PM may launch inquiry into manufacturing industry


Prime Minister Julia Gillard is considering an inquiry into the state of Australian manufacturing after meeting with unions and a major employers' group.

The talks came after last week's announcement that BlueScope Steel was shedding 1000 workers as a result of a high Australian dollar hurting its export sector, while at the other extreme BHP Billiton secured a record profit.

A spokesman for Ms Gillard said the meeting was 'positive and constructive'.

“Participants agreed to work together to improve the capability of Australian firms to benefit from the mining boom and to further improve their international competitiveness,” he said.

Ms Gillard and Industry Minister Kim Carr met with the Australia Industry Group (Ai Group) and the national secretaries of the Australian Workers Union and Australian Manufacturing Workers Union, Paul Howes and Dave Oliver, respectively, in Canberra on Monday.

Mr Oliver said the prime minister was considering an inquiry into manufacturing and that he was hoping for one similar to the car industry review of two years ago.

“That short, sharp inquiry came out with some significant recommendations which I know have secured the future of the automotive industry in the country,” Mr Oliver told reporters after the meeting.

He said they went to the prime minister with three key objectives.

They sought to find ways to maximise benefits from the mining boom to increase the content of Australian manufactured goods in mining projects, to expand financing for local manufacturers for investment in clean technology, and to boost productivity.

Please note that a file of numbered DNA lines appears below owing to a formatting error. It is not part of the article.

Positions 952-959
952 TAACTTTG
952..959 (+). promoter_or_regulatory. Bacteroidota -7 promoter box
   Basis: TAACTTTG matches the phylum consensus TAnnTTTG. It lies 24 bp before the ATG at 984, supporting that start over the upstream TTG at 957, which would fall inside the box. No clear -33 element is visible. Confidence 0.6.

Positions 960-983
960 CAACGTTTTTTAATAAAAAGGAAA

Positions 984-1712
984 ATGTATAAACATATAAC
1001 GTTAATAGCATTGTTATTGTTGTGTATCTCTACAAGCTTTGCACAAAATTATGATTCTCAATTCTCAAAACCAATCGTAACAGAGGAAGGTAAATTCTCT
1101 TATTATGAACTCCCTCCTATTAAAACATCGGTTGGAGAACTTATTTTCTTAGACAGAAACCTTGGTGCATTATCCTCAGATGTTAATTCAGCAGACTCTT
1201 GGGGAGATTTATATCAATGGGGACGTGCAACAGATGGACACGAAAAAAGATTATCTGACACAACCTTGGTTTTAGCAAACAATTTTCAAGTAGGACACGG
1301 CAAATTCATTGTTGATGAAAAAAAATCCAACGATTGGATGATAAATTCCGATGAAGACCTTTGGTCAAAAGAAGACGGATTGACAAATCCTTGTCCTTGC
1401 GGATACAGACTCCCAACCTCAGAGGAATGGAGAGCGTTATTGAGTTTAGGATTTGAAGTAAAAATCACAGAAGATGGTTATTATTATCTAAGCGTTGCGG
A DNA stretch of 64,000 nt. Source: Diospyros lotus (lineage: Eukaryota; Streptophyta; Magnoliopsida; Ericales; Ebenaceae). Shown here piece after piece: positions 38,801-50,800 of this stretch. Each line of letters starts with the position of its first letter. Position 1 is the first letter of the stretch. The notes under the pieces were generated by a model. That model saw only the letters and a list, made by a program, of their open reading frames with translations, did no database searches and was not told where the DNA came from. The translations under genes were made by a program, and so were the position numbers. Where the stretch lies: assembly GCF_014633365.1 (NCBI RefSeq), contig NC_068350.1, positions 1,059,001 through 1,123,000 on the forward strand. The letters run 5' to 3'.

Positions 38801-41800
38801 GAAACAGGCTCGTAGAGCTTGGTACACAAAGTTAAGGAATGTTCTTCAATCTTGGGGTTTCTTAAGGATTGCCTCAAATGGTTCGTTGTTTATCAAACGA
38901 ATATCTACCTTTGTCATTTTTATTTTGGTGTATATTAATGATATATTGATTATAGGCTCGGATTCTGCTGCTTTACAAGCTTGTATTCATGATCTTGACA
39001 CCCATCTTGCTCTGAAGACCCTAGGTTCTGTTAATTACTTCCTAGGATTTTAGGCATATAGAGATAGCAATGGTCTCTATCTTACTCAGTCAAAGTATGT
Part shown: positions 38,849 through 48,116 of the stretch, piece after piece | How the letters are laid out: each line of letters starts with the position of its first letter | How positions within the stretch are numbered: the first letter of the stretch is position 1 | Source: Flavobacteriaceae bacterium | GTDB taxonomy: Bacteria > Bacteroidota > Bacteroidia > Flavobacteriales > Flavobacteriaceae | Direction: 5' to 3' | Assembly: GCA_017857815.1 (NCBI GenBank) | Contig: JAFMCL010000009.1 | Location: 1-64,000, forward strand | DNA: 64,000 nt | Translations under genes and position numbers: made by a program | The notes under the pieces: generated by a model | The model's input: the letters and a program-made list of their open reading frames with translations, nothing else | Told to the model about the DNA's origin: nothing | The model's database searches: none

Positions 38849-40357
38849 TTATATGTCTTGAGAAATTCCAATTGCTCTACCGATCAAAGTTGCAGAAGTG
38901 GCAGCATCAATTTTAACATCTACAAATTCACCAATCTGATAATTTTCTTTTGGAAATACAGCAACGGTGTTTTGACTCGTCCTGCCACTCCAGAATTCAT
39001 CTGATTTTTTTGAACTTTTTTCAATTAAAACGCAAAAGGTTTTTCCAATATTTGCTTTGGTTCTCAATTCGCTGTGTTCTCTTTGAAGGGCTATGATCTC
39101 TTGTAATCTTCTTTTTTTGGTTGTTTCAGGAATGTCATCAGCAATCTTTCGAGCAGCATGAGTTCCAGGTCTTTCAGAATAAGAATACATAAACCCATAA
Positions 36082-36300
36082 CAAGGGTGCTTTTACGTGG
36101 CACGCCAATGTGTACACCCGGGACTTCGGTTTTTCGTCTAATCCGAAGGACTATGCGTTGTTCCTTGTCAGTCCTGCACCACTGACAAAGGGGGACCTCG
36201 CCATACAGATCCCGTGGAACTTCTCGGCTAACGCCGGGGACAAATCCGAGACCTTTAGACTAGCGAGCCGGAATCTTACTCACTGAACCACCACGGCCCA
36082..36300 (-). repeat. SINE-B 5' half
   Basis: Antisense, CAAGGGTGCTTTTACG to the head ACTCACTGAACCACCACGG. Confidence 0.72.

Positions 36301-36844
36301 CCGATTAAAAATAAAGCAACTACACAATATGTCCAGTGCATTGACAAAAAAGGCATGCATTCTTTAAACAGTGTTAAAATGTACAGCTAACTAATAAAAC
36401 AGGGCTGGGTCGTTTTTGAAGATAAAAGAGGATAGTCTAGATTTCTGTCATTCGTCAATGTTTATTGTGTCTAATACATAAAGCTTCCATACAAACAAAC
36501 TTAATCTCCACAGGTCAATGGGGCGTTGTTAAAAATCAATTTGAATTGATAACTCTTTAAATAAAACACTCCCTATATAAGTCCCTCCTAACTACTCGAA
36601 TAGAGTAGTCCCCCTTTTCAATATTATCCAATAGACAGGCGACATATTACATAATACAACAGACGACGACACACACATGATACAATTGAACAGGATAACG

Mr Howes said it was 'time for action' so that Australia would still have a diversified economy when the mining boom ended and the nation hit the 'bottom of the quarry'.

Ai Group Chief Executive Heather Ridout said there was an understanding that decisions needed to be made sooner rather than later and a commitment made to ongoing engagement.

“We need a longer-term strategy for manufacturing that focuses on its positive future,” Ms Ridout said in a statement.

Related news & editorials

  1. handles
    by      In , In
    DIRAK L and T hygiene handles with or without cylinder key locking mechanism, are now available ex-stock from hardware specialists FDB Panel Fittings.
    They are designed for use in hygiene areas in food, pharmaceutical and related areas, where it is important to manage and minimise the accumulation... Read More
  2. 25.05.2021
    by      In
    In many automated processes, humans operate and monitor equipment via HMIs or human machine interfaces. An ATM is an example of an HMI. The Turck TX700 series is another example.
    Turck’s TX700 series stands out due to its versatility. With drivers for easy integration to all major PLCs, it can be... Read More
  3. hopper
    by      In , In , In
    For more than 40 years, Victorian-based Enmin has been building custom vibratory and material handling solutions for myriad applications and environments. 
    The company’s vast knowledge and expertise in this area has seen its list of customers grow to include most of Australia’s leading food... Read More
  4. worker
    by      In , In , In
    A $325,000 government grant has helped regional Victoria’s largest co-packing business increase its productivity through the introduction of an innovative product line and new automated equipment. 
    The grant, from the Agriculture Workforce Plan, has also enabled the Australian Disability Enterprise... Read More